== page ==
In previous posts I’ve talked about emerging pieces of Google’s HyperLocal strategy – see here and here. Here’s a link to Google’s Local Business customer service site – Local Business Center. And here’s a nice, quick video intro:
Just stumbled across this app today called vFlyer, a tool for submitting online listings to popular marketplace websites – such as Craigslist, Oodle, Trulia, etc. Pretty cool.
Here’s a video overview of the product.
*** Last Updated February 14 2010 ***
I will be continually refining and updated the Framework presented in this post. Please subscribe to this post, or revisit this post, to follow the elaboration of this Framework.
*** End of update ***
HyperLocal – a Framework
Many moons (4 months) ago I posted this post trying to define the meaning of HyperLocal. Not a bad first try, but I’ve since come to understand HyperLocal in a somewhat different way. I’ve come to understand HyperLocal strategy as being comprised of a number of different “dimensions”, each of which comprises some part of the overall picture. My initial list of these dimensions are (using Local and HyperLocal interchangeably):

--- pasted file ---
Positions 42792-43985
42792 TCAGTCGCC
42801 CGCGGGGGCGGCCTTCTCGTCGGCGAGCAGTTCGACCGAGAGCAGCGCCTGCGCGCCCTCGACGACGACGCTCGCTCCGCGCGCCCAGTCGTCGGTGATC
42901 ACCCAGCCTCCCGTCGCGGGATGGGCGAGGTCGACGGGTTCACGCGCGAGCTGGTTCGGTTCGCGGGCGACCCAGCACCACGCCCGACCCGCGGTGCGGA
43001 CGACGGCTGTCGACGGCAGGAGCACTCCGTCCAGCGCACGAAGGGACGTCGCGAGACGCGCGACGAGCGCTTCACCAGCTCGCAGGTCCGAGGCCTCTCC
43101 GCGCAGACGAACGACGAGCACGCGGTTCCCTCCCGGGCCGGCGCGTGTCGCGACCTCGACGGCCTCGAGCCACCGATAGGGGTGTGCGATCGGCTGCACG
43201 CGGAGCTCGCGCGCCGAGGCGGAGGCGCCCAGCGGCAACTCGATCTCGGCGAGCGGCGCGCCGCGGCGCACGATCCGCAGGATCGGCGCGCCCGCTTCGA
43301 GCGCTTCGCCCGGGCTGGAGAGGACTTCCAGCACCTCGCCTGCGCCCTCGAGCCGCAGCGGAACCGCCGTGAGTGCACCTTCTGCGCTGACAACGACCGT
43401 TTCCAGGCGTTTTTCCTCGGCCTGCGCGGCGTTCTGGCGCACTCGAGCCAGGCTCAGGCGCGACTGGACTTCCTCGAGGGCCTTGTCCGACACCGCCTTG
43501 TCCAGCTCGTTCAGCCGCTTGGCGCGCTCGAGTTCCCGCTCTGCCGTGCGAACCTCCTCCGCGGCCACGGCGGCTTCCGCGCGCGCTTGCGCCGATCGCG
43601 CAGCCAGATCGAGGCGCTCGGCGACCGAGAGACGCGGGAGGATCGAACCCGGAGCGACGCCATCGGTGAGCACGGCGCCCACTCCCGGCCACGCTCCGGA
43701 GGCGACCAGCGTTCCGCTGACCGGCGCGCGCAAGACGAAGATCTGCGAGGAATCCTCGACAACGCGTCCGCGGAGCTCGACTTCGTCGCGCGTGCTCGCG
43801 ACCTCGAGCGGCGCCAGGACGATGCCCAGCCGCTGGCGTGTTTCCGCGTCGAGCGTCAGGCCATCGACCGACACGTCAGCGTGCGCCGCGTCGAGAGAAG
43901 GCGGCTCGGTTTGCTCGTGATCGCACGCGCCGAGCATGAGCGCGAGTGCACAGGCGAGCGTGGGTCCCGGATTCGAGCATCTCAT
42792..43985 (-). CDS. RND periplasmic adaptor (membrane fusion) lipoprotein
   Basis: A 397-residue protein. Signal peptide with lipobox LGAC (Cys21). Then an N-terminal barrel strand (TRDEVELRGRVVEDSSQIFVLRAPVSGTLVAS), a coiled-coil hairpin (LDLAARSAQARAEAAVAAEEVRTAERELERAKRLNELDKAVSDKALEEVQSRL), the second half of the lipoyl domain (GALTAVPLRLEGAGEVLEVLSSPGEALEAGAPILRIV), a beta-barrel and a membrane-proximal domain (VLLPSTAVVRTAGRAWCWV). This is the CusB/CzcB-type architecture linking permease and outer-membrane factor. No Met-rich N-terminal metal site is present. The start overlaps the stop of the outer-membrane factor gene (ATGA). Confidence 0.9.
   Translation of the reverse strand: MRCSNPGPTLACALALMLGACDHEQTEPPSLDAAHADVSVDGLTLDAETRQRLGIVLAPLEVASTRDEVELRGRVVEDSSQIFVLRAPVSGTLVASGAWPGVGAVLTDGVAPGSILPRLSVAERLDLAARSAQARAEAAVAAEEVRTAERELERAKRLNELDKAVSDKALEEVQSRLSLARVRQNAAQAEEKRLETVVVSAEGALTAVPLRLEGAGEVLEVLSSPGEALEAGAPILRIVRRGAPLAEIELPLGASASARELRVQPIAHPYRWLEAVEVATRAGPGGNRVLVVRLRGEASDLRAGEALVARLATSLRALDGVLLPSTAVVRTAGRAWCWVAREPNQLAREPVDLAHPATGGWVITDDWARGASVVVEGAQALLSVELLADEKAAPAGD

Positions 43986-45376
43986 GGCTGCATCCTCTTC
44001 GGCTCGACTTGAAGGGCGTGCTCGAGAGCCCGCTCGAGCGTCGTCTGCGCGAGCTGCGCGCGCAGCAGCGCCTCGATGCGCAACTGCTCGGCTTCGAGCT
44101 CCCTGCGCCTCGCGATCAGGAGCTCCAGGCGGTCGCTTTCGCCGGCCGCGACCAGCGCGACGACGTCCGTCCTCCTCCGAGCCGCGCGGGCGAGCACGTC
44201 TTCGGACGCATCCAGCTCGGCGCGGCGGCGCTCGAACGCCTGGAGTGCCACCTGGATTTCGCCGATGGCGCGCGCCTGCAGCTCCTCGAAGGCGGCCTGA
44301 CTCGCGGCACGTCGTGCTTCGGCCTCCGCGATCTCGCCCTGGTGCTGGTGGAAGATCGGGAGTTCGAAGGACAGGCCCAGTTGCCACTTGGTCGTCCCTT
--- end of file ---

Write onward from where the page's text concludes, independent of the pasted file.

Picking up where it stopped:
- Local News/Journalism
- Local Business/Commerce
- Local Advertising
- Local Community
- HyperLocal Business Models
These are the core dimensions. At the same time, there are various technologies that are key enablers of the solutions developed for these above dimensions. An initial list covering some of the capabilities I am most interested in is:
- Identity and Personalization
- Social Media/Social Web
- Real-time Web
- Machine Learning
- Structured Data/Semantic Web
BTW, for a very nice examination of different aspects of the HyperLocal space, see Alex Isgold’s post on RWW from November 2007 titled The Rise Of Hyperlocal Information. A more recent analysis of the Hyperlocal space from Mark Briggs reporting from the Interactive Local Media conference in December 2009 can be found here: Look to ‘local online’ for the business model of local journalism.
I will explore these distinct dimensions, or perspectives, in a series of follow-up posts:
- Hyperlocal – Core Dimensions (Part 1)